Of course, your buddies are also keen to prove their worth on the battlefield, and perhaps surprisingly, this is actually an area where Andromeda shines. Combat is light years ahead of the clunky cover-based shooting that the trilogy offered. Guns have way more punch to them, and the sound design is spot on. Movement has seen a significant overhaul, too. Since every shooter under the sun apparently has to have some form of increased mobility, Andromeda goes for good old fashioned jump jets. Your boosters add verticality and speed to firefights – master this newfound agility and you'll appreciate how dynamic even the most standard of skirmishes can become.

Meanwhile, powers make a return and add that extra kick. From simple grenades to gravity-defying biotics – essentially space magic – powers open up a wealth of possibilities during battle, and unleashing them feels snappy and intuitive. The twist here is that Ryder isn't stuck with one specific fighting style – you can branch out into as many different skills as you want, provided you have enough skill points to do so. What's more, the favourites system allows you to save a particular skill set – you can only have three skills equipped at any one time – and switch to it on the fly. As you'd expect, this introduces some strategic depth, as you're able to change your approach depending on the kind of enemies that you're up against. Transforming Ryder into a force to be reckoned with is a very rewarding process.

Not so rewarding is the crafting system, which is needlessly time consuming. Handled across four separate steps, it acts as a layer of fluff that Andromeda doesn't really need. Indeed, we got by rather comfortably using weapons and armour that we either found as loot or bought with credits. Plus, carefully scanning the surfaces of planets for materials is just another tedious job that no one really wants to do.

And yes, Andromeda is stuffed with tedious jobs. Your quest journal is broken down into different folders, and the one titled 'tasks' may as well just be called 'open world guff'. The game features multiple planets that you're free to explore – providing the environmental hazards don't kill you too quickly – and although most of them are pleasant to look at and hide plenty of interesting secrets, driving from one side of the map to the other, regularly stopping to investigate big orange objective markers, can seriously sap away any sense of adventure. Proceedings can all too easily devolve into checking off a list of fetch quests, and that just isn't what Mass Effect should be about.

Fortunately, the main story missions fare much better – and for the most part, you can simply ignore the filler and follow the critical path. In fact, if you're looking for a more traditional Mass Effect experience – tightly designed missions bookended by lengthy stints of dialogue – we'd highly recommend skipping as much of the optional stuff as you can. Stumble into an objective marker rabbit hole and you'll soon find that the main story becomes increasingly disjointed.

Speaking of tampering with tried and tested formulas, Andromeda's conversation system has been largely reworked. Paragon and Renegade persuasions are gone, replaced with a slightly more nuanced, natural range of dialogue choices that represent Ryder's personality. You can be casual, logical, comedic, or professional with your responses, and on paper, it works out nicely. In practice, however, Ryder will – ninety-nine per cent of the time – have to make do with just two options that range from easygoing to emotionless. For example, if asked whether they want to have steamy alien sex, Ryder will either say "hell yes!" or "I wouldn't mind". It's the same response, just coloured differently – and this is what the vast majority of dialogue amounts to throughout the game. Admittedly, it's not that different to what Shepard had to work with, but it would have been nice to see a little more depth.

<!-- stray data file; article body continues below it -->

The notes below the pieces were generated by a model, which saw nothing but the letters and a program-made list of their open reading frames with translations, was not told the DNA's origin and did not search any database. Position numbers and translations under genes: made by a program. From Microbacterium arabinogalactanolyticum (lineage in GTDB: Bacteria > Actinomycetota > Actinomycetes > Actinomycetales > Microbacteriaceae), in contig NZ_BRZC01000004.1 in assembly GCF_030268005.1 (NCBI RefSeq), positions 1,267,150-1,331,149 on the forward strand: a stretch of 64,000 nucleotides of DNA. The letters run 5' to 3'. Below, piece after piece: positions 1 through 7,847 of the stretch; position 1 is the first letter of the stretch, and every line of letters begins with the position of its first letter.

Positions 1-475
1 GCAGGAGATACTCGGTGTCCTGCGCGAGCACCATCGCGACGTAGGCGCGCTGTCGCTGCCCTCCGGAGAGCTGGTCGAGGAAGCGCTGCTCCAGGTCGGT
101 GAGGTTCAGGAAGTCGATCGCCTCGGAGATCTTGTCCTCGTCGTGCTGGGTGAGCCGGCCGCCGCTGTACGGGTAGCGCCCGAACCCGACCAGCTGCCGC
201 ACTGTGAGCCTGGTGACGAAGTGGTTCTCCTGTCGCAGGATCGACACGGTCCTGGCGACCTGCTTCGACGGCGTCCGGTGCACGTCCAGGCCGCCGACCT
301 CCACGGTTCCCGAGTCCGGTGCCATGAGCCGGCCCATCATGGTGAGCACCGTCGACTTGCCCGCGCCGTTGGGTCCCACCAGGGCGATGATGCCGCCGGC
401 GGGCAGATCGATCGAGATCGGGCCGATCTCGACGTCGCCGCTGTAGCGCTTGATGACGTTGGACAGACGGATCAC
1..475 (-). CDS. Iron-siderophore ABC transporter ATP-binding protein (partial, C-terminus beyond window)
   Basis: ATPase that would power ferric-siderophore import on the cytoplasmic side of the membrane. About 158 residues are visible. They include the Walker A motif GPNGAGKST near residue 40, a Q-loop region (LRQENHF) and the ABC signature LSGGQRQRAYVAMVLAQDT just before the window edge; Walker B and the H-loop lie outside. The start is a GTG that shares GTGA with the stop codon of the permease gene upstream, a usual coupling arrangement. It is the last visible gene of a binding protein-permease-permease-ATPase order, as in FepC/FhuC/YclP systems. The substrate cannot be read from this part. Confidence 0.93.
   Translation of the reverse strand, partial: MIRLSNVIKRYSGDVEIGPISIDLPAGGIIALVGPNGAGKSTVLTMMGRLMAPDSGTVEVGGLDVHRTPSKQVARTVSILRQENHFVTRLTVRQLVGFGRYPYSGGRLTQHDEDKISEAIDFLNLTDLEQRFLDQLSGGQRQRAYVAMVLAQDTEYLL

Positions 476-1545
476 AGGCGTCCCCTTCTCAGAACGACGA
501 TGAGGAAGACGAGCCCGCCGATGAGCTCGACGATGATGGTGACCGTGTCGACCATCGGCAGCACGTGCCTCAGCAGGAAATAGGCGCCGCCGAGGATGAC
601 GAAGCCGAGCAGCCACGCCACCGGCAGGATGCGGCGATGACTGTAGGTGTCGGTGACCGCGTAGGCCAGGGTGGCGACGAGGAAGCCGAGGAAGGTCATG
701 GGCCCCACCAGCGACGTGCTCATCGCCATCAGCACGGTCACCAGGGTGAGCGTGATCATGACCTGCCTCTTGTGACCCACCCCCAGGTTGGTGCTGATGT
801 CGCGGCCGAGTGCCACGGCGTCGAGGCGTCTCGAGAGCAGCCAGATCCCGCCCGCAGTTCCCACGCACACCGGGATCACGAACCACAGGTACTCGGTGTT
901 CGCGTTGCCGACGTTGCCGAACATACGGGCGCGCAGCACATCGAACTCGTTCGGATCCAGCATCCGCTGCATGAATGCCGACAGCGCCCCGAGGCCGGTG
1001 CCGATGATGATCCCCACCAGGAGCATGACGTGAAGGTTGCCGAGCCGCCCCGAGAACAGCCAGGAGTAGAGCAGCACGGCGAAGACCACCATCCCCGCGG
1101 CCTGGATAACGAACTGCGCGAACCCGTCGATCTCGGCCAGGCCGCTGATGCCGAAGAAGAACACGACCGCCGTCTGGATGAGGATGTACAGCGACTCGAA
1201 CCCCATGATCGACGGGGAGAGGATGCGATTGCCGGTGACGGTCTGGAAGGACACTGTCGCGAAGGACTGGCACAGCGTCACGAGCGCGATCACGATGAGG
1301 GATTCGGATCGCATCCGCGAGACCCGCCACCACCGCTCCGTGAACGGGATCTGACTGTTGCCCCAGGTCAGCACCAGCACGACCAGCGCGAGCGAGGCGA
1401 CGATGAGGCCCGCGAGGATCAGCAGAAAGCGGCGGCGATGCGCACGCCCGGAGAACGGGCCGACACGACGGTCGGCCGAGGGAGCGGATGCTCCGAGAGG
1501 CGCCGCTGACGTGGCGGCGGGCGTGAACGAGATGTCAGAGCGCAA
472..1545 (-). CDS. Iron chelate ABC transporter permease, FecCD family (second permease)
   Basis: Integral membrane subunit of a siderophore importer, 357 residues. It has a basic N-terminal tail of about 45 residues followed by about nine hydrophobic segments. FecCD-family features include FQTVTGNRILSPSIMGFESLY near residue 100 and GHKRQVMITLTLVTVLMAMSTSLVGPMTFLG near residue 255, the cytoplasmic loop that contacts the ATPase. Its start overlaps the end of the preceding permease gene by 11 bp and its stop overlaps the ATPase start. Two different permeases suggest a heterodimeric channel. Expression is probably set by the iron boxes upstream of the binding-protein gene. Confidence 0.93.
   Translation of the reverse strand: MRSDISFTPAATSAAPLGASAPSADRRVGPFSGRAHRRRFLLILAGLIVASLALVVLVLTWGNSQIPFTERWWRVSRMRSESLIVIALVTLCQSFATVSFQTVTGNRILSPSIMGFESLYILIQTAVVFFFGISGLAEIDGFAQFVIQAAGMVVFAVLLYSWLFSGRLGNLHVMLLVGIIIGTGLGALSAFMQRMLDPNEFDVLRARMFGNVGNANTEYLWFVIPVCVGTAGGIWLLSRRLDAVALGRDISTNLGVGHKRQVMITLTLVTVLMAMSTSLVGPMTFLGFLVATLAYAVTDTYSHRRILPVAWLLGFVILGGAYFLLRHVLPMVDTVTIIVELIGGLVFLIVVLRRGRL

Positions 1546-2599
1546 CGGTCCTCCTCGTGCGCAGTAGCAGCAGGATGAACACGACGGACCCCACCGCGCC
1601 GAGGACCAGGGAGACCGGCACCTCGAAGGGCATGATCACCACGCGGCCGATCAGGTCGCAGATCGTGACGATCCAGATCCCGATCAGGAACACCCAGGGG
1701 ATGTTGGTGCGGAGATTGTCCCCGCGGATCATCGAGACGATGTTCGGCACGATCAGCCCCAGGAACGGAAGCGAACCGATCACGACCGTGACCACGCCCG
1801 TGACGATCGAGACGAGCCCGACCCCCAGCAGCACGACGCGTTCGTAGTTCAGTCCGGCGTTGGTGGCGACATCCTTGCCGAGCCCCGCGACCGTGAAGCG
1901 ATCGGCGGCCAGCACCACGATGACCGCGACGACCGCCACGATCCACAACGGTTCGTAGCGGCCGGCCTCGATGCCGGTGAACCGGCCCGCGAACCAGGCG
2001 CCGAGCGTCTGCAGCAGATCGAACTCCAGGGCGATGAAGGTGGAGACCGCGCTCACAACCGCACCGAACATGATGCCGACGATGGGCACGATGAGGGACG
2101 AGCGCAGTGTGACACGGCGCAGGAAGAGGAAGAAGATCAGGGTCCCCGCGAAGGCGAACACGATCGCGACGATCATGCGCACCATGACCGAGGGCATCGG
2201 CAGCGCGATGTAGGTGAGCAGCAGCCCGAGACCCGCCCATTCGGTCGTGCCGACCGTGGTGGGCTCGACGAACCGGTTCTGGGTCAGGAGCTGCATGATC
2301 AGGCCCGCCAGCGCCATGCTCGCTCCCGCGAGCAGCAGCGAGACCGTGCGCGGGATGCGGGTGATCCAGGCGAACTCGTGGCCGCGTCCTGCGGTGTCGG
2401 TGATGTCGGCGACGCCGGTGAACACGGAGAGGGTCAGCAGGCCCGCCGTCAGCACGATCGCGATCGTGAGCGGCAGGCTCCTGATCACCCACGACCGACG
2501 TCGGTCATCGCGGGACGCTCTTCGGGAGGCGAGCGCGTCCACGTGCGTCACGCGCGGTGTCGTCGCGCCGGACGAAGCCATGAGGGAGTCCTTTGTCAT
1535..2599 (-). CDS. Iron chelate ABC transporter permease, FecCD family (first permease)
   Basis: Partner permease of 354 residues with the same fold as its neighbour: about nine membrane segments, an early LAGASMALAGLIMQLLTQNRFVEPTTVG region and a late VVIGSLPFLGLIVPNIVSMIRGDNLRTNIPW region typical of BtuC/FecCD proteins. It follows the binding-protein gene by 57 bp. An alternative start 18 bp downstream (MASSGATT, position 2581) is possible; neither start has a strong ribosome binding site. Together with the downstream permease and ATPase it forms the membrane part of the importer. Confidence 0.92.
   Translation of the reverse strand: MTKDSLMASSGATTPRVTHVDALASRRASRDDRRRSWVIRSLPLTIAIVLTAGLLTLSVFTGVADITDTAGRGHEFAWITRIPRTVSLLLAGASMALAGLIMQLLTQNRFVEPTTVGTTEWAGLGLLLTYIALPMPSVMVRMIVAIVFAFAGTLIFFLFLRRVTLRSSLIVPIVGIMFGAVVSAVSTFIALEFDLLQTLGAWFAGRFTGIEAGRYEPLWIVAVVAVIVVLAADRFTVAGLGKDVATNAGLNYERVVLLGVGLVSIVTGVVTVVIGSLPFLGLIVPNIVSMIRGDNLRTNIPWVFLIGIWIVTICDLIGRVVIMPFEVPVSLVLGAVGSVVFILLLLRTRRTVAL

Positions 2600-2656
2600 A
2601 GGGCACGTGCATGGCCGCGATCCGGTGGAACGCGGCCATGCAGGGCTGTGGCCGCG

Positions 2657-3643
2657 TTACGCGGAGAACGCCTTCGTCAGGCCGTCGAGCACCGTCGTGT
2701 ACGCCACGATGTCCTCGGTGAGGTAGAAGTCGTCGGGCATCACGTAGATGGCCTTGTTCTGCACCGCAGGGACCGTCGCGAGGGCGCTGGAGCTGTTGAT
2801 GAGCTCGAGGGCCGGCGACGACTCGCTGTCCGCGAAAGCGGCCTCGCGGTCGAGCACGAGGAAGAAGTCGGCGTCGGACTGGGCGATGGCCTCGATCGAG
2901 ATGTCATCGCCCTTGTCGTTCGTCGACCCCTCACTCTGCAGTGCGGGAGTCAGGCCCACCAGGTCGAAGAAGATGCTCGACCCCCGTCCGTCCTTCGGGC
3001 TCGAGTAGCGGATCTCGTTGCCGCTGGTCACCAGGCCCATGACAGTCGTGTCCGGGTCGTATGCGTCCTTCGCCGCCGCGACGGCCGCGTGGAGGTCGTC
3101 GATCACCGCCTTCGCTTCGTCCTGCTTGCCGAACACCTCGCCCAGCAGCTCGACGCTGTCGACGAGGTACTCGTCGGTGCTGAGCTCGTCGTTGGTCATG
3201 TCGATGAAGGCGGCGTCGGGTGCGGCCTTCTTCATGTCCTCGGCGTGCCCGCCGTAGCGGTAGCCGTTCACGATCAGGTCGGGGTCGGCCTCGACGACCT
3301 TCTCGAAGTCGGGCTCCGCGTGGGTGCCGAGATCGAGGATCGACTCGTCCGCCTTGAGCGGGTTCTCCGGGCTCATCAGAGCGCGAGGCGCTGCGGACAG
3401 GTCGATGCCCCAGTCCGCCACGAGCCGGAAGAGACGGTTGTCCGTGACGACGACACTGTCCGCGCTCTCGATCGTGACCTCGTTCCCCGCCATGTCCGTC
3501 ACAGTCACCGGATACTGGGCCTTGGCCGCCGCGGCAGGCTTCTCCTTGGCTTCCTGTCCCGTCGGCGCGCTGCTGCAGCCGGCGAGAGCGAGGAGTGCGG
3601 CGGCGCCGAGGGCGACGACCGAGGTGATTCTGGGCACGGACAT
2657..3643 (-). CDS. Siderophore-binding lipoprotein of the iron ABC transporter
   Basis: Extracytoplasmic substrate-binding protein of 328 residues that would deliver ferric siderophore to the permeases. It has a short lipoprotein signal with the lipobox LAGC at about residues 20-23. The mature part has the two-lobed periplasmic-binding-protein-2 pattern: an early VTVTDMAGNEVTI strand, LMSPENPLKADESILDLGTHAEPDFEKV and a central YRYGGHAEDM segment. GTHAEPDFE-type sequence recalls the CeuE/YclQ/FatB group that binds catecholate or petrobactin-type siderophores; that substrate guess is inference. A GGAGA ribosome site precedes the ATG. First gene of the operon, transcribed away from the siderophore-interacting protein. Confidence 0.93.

Again, though, you can look past many of these relatively minor issues when you've just taken part in an exciting main story mission or you've just had a lovely chat with your favourite character. In that sense, we'd be tempted to say that Andromeda is, at its core, a good game, but there's one thing that we can't ignore, and that's technical performance. On a standard PlayStation 4, it loves to drop frames, dipping during big fights and when you're navigating detailed environments – even cutscenes can chug wildly, which rips you out of the moment. The kicker is that the game doesn't even look that great – aside from some sprawling vistas and some attractive art design, it's all pretty standard stuff.

Conclusion

Mass Effect deserves better than Andromeda. The series has stumbled into a new generation, weighed down by tedious open world tropes and a catalogue of performance issues on the PS4. That said, it's not quite the disaster that some would have you believe. There really is a good Mass Effect game here, complete with endearing characters and great combat, but it's buried beneath a mountain of unnecessary clutter. In time, patches may sort many of its problems out, but until then, we can only recommend Andromeda to the BioWare faithful.